It has given me a new awareness of and appreciation for the essential corporateness of worship and the importance of the spaces where we used to gather. I have noted before how retirement has allowed me to witness a dimension of church that clergy don’t ordinarily see. As worshippers arrive before the service, friends meet and are obviously and visibly happy to see one another and to be together. There is – or was – a lot of smiling, hand shaking and hugging. The same thing happens after the Benediction and Postlude as friends, sisters and brothers in Christ, say goodbye and depart. It takes a while. Custodians have to work around clusters of people reluctant to leave one another. In one congregation I visited exasperated custodians locked the main entrance and announced, a little edgily I thought, that the only way out was the side door.

There is a lot to criticize about church but there is a lot that is precious and beautiful as well. Among the lessons the pandemic is teaching is how very unique and important and essential and truly precious a congregation is.


  1. Barbara Fountain says:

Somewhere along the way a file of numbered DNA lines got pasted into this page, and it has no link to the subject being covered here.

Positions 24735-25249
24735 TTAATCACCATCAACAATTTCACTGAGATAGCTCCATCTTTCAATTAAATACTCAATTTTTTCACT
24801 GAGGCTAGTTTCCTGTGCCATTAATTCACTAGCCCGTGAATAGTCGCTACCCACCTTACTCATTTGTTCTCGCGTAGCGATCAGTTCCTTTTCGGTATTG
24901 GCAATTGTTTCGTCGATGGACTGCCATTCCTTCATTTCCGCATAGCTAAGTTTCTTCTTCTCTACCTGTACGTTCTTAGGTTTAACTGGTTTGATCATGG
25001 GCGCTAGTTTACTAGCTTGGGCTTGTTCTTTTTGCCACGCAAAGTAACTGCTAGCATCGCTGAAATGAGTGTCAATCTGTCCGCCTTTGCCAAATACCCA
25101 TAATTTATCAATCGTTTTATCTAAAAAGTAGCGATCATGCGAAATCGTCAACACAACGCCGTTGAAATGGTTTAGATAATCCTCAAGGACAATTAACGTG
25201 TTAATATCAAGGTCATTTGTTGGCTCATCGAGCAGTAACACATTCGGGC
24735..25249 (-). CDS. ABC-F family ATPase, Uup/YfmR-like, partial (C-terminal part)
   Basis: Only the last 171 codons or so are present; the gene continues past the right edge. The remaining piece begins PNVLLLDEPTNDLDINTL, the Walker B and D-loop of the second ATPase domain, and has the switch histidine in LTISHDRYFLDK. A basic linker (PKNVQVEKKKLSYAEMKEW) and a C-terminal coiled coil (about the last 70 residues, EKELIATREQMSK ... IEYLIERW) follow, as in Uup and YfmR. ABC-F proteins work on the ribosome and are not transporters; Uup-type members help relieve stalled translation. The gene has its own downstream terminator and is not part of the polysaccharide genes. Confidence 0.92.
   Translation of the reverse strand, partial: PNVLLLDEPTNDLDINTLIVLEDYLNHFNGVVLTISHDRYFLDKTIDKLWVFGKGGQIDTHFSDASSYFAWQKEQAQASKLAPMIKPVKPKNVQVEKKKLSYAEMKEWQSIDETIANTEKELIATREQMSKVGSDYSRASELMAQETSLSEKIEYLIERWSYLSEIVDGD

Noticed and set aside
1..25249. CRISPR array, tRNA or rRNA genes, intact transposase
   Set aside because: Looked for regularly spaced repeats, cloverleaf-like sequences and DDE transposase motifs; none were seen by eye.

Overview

I too miss being in my church and the hugs from my church friends. Praying that we will soon be free of this virus.

  2. A lot said before he kicked the door. I’d have turned back and mingled more. (yeah, now) Loud and clear I read you when you talk like me: I do miss that church — ”from Whom all blessings flow”

  3. Jerold Shetler says:

    With you all the way John.

  4. I miss it, too! I will be coming back soon as a lay liturgist for one of those online services. If my five-month absence has an equal, it must have been when I was a baby. Thank you for this armor to get ready to be back in the strange, new way.

  5. stanley smith says:

    David Brooks gave a sermon at Washington National Cathedral this summer on July 5th
    and it was almost as good as the one our Pastor preached at National in November of 2009.